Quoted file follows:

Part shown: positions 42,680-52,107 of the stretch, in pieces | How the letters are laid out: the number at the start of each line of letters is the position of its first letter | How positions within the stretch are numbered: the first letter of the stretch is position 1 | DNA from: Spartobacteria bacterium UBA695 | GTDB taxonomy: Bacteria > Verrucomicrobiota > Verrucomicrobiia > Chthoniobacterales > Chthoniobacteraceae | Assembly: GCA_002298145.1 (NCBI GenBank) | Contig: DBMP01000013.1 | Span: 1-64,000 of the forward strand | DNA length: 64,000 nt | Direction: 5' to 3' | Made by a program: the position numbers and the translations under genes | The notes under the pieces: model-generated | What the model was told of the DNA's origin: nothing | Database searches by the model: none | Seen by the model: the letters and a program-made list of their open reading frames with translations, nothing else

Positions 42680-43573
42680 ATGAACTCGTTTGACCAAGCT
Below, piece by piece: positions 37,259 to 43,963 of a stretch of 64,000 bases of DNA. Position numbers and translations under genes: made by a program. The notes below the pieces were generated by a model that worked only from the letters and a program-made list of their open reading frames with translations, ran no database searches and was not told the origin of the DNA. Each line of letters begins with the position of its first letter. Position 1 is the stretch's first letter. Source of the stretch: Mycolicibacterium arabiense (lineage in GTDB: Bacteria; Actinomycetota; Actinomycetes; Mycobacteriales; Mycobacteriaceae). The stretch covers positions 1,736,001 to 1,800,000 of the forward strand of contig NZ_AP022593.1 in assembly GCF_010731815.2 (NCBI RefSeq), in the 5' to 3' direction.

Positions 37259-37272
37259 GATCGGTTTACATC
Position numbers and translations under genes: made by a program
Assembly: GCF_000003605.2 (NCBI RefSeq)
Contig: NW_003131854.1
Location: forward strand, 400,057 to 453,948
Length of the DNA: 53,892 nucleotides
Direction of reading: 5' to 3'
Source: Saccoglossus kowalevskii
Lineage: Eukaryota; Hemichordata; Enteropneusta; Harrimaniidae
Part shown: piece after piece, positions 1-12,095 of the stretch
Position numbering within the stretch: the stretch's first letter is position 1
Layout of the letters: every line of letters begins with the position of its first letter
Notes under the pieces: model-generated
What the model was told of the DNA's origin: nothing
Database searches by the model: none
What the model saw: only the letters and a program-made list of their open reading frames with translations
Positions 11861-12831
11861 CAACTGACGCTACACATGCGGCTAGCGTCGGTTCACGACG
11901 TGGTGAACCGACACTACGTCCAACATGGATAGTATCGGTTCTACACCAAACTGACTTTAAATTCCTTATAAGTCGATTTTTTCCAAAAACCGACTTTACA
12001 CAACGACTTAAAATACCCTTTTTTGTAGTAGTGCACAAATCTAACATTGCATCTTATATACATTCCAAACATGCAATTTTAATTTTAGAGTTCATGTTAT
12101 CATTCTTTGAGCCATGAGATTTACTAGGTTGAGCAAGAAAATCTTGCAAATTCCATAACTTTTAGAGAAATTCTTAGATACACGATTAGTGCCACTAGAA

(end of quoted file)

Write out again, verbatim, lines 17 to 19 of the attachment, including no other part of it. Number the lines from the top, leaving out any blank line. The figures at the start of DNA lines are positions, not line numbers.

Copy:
Layout of the letters: every line of letters begins with the position of its first letter
Notes under the pieces: model-generated
What the model was told of the DNA's origin: nothing